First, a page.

National Guard Ready for Disaster Response Roles in Wake of Hurricane Matthew
By Terri Moon Cronk DoD News, Defense Media Activity
WASHINGTON, Oct. 7, 2016 – More than 6,000 National Guard members are on duty in Florida, Georgia, South Carolina and North Carolina as Hurricane Matthew moves north up the Atlantic Coast, Air Force Maj. Gen. James C. Witham, director of domestic operations for the National Guard Bureau, said here today.
Witham told reporters in a Pentagon briefing that as of this morning, 3,500 Guard members in helicopters and high-wheeled vehicles began search-and-rescue missions in Florida.
"From a national-level standpoint, the Guard is very well postured to be able to support [missions] with well-trained soldiers and airmen in specific skill sets," the general said.
Secretary Alters Trip Because of Storm
Meanwhile, because of the potential impact of Hurricane Matthew on Defense Department facilities and personnel, and the department's potential role in recovery efforts, Defense Secretary Ash Carter has cancelled his trip to Colombia tomorrow in advance of the 12th Conference of Defense Ministers of the Americas in Trinidad and Tobago, Navy Capt. Jeff Davis, Pentagon director of press operations, said.
Davis said Carter will meet this afternoon on hurricane operations with the National Guard bureau chief, U.S. Northern Command's commander and the deputy director of operations in the Joint Staff.
Witham outlined the National Guard Bureau's plan of engagement to work from south to north in the four hurricane-affected states.
Guards members in the four-state area have performed more than 100 life-saving missions, from search-and-rescue, humanitarian relief, support to law enforcement and security and support for shelter operations, he said.
"South Carolina and Georgia are still posturing personnel and equipment, as the storm comes and passes through," he said.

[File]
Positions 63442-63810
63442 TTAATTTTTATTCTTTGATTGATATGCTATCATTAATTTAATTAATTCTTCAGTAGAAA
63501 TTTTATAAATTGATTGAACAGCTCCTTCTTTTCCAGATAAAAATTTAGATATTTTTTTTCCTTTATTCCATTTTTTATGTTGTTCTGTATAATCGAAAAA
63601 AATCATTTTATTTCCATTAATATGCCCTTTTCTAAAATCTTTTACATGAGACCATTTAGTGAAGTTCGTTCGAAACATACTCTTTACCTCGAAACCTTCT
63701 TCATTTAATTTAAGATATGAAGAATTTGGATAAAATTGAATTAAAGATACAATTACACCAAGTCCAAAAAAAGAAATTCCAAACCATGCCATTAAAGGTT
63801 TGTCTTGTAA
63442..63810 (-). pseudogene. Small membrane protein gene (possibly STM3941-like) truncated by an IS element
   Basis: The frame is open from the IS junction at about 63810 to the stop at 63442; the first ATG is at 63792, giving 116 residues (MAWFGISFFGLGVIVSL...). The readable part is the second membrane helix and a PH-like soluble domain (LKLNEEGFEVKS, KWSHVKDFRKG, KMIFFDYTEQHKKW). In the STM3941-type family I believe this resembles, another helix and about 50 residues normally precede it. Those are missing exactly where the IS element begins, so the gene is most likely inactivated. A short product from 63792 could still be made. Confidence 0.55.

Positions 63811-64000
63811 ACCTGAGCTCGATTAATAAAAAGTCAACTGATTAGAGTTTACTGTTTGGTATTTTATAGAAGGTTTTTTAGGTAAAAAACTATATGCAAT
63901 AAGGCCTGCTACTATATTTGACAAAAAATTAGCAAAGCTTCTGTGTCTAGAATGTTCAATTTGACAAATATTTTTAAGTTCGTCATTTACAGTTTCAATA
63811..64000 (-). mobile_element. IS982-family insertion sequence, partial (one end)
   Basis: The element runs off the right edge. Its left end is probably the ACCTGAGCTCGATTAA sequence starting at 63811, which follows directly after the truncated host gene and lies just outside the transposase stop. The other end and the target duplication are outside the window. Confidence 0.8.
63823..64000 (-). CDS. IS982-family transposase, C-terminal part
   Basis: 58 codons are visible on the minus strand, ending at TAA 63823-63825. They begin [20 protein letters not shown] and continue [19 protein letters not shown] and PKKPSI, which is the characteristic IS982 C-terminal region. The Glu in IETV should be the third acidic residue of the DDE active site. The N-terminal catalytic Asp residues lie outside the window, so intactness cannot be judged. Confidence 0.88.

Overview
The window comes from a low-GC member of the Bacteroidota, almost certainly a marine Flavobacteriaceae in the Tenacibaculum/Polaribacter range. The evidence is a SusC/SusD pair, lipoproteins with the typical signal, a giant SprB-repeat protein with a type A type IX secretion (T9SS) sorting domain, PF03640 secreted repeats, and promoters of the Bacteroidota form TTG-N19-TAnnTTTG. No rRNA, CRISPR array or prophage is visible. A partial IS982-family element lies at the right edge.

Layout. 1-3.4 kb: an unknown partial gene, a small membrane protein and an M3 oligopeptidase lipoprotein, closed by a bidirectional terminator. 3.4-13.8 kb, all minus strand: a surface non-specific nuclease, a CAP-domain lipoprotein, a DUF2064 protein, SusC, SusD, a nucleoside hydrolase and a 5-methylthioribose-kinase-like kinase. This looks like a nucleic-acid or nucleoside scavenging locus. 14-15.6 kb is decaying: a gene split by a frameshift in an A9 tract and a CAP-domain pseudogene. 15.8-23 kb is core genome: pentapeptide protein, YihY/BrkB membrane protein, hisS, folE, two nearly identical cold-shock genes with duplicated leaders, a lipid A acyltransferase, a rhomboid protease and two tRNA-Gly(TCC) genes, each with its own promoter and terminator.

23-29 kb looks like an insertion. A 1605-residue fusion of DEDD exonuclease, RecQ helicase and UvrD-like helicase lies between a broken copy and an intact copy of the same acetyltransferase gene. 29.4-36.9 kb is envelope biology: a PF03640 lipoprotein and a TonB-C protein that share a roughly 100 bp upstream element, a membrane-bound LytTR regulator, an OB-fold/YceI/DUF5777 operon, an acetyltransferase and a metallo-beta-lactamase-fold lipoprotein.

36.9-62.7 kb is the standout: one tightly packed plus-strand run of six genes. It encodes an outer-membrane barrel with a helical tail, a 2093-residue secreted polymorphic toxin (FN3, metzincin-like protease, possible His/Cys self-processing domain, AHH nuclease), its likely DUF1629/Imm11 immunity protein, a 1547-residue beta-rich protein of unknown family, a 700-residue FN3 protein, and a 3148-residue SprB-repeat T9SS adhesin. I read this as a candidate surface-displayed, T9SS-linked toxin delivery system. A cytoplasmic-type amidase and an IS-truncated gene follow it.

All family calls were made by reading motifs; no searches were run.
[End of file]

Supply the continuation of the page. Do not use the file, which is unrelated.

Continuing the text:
Witham said Georgia and South Carolina Guard members are available to support their governors and civil authorities as the storm passes over that coastal area over the next 24 to 48 hours.
North Carolina so far maintains a "relatively small foot print" in troops, he said, adding, "The number solely depends on the storm's track. As it passes through, North Carolina will have the ability to surge its Guardsmen."
N.C Guard Might Work In Support Role
Based on the storm's track, North Carolina Guard members could likely go into supportive roles for the other three affected states, Witham said, adding that agreements also are in place with Guard members in Mississippi, Alabama, Tennessee and Texas.
Dual-status commanders are in Florida and South Carolina if federal forces combine with the Guard for overall support to civil authorities for response and recovery efforts, he said.
"We remain hopeful the storm's track will remain primarily off the coast, because that will minimize impact from wind damage and on infrastructures in the four states," Witham said.
"We think the most likely scenario once [the hurricane] is in the Carolinas, is that it will primarily be a rain event," he said, adding, "South Carolina and North Carolina are already saturated by rain, so we're preparing to support our governors mostly for a flood event [rather] than a wind event."
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